Bad behaviour does not lead to the inter-generational poverty inevitable when your wages are stolen by successive governments.

Bad behaviour does not lead to the lack of educational facilities in our communities, or the lack of educational opportunities for our young. Kids sitting in remote communities with access to a classroom, or a chair to sit on, didn't get there because their parents behaved badly.

Trachoma does not result from bad behaviour. Neither does anaemia rates in Aboriginal kids in the Katherine region, rates which saw spike of almost 60 per cent as a direct result of Julia Gillard's Northern Territory intervention.

If Julia Gillard thinks that poor nutrition is a result of "bad behaviour" I challenge her to live on a black wage, income-managed of course, and then buy rotten fruit in a remote community. Then eat it.

Try living in the Torres Straits and paying for fresh food. If she's wondering about the pricing, wander down the hall to the Hansard office in parliament and ask for the recent House of Representatives Committee report on remote food pricing. It makes for sobering reading.

Bad behaviour does not lead to the shocking disparity in employment outcomes between white and black.

In fact, it is bad behaviour by successive governments that has entrenched Indigenous disadvantage.

It is not a blame game. It is the truth. For Gillard not to understand that shows her deep ignorance concerning the complexities of Aboriginal Australia.

This is not a leader who is serious about closing the gap.

This is a leader who wants to lessen her role in the terrible reality Aboriginal people face. This is a leader who won't hesitate to use the old political tool of blaming the victim.

If she really wants to "close the gap" she must put away her patronizing tone, and visit one of our communities.

She must sit, and she must listen. And she must understand that if she truly wants the blame game to end, she has to ensure government does its part as well.

She must have the courage of her convictions. She must stand for something. At the moment, Gillard stands for spin. Nothing more.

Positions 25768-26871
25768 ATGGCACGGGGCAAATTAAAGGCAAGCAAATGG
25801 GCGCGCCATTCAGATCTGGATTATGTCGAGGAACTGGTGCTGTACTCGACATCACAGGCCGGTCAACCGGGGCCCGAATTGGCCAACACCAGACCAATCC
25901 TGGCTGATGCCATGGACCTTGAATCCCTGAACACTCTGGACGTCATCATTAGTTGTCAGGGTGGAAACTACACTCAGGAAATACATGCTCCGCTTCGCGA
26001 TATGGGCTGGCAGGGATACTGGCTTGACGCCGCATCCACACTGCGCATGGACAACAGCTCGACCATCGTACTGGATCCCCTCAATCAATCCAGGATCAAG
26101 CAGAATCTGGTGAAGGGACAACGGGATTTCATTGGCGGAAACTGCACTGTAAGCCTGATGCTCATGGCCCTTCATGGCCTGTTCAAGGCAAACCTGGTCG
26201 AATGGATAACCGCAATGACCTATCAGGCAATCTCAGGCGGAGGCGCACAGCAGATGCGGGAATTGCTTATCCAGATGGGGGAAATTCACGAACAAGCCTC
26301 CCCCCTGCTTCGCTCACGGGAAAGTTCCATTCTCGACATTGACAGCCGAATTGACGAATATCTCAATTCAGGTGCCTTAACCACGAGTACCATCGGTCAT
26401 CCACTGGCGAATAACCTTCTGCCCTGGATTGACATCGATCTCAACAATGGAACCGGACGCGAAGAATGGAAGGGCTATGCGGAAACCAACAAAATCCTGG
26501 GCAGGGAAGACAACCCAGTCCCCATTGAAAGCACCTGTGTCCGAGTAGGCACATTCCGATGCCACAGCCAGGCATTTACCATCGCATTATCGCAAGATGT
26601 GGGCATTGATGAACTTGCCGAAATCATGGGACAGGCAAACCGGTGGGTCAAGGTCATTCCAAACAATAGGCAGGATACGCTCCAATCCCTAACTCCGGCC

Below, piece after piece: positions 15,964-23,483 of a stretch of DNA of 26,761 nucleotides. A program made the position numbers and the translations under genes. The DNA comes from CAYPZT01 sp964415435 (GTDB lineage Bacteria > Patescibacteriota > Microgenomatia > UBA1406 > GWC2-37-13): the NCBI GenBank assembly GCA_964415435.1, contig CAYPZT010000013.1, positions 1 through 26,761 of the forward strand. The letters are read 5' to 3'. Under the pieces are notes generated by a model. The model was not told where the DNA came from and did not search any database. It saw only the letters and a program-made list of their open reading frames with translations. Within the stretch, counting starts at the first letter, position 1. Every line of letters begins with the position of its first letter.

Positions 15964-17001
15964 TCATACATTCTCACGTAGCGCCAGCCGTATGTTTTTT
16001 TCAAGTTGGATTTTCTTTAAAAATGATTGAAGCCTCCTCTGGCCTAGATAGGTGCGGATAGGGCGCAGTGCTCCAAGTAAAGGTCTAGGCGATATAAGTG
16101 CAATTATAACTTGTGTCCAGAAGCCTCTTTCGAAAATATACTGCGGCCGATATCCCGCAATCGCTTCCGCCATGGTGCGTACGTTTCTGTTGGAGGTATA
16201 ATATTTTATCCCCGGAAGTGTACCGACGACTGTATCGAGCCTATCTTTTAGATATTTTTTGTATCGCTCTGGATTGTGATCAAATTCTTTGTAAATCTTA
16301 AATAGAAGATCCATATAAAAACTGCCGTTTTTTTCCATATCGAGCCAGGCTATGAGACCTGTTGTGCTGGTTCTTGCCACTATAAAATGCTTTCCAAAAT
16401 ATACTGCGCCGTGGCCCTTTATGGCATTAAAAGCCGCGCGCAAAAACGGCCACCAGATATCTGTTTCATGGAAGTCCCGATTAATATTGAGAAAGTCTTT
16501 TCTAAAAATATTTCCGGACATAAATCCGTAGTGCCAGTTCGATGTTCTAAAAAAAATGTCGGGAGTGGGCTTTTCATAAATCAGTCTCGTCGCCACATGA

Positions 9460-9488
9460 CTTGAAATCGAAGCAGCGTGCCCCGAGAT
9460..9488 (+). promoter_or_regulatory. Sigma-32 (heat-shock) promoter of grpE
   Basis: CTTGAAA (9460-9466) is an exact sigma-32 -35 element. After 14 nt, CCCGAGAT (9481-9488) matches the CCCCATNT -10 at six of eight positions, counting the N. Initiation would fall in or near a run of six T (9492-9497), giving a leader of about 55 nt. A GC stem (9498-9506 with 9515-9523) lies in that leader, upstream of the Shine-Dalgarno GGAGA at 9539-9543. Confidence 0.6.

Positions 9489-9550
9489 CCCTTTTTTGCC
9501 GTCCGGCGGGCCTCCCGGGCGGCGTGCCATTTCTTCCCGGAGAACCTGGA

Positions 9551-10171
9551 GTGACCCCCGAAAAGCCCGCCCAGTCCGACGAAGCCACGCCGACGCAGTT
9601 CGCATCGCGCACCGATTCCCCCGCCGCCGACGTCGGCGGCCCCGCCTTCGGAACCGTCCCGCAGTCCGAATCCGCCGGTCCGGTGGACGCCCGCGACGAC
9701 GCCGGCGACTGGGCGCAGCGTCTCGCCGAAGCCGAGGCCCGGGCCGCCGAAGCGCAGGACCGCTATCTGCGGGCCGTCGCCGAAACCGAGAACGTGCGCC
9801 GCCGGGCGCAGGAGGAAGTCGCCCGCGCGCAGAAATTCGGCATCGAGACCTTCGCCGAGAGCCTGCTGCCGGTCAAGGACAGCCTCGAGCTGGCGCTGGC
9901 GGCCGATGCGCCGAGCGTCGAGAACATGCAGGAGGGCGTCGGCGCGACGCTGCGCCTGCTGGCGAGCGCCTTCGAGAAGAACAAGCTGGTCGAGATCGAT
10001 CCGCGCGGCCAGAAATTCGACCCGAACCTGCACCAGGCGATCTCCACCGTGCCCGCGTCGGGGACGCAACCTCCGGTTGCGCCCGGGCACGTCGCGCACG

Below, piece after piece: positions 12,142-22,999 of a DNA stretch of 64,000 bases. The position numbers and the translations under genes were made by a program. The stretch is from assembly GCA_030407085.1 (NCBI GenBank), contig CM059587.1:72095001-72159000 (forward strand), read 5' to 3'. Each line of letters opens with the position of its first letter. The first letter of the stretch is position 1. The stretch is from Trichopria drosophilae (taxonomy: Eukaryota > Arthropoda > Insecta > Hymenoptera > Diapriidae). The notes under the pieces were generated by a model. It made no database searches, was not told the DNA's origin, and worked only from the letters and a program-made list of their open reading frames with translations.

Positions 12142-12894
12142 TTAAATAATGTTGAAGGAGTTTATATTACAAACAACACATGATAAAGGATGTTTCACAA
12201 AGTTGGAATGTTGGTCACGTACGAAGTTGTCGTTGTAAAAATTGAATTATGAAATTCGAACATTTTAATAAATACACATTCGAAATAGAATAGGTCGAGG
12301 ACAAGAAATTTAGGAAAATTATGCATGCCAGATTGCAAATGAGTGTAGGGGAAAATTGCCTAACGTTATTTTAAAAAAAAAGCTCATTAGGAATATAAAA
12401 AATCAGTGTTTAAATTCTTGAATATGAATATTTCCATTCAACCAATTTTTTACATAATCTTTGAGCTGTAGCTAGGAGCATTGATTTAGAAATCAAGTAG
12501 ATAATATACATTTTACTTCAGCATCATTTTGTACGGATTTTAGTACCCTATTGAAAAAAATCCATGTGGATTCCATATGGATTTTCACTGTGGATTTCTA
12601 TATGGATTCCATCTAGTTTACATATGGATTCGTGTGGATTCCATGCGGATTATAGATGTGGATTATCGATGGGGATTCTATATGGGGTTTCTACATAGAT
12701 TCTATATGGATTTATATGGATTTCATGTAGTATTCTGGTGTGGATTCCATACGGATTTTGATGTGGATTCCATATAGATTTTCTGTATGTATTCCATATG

Which begs the question, why did Julia Gillard cry in parliament on Tuesday about a natural disaster, then deliver a dry-eyed speech on Wednesday about an enduring human catastrophe?

The fact is, you can't predict, or even avoid, a natural disaster. But the plight of your First Peoples is something you can confront, and must confront, honestly.

It's just that as a nation we continue to choose not to.

Bev Manton is the chairwoman of the NSW Aboriginal Land Council.


Closing the Gap

Joseph Toscano - Anarchist Age Weekly Review - February 2011

The Prime Minister's "closing the gap" report highlights that apologies and money cannot close the gap between indigenous and non indigenous Australians. On every available indicator from incarceration rates, to every weekly wages, life expectancy, infant and perinatal mortality, education and housing indigenous Australians continue to be at the pointy end of the statistics. What is painted as a "complex" issue that will take generations to overcome is at heart an issue of justice, not charity. Aboriginal and Torres Strait Islanders continue to lag behind other Australians including recently arrived refuges is at heart a matter of putting measures in place to resolve the unfinished business that exists between indigenous and non indigenous Australians.

No serious attempt has ever been made to enter into a treaty between indigenous and non indigenous Australians that recognises their initial occupation of this land, their dispossession, the problems associated with the colonisation process and the implementation of measures that compensates them for their loss. Compensation is not just a matter of money, it includes rights to land and sea. A treaty would result in the establishment of indigenous seats in the Federal Parliament, royalties from mining ventures and a percentage of gross national product being set aside to close the gap.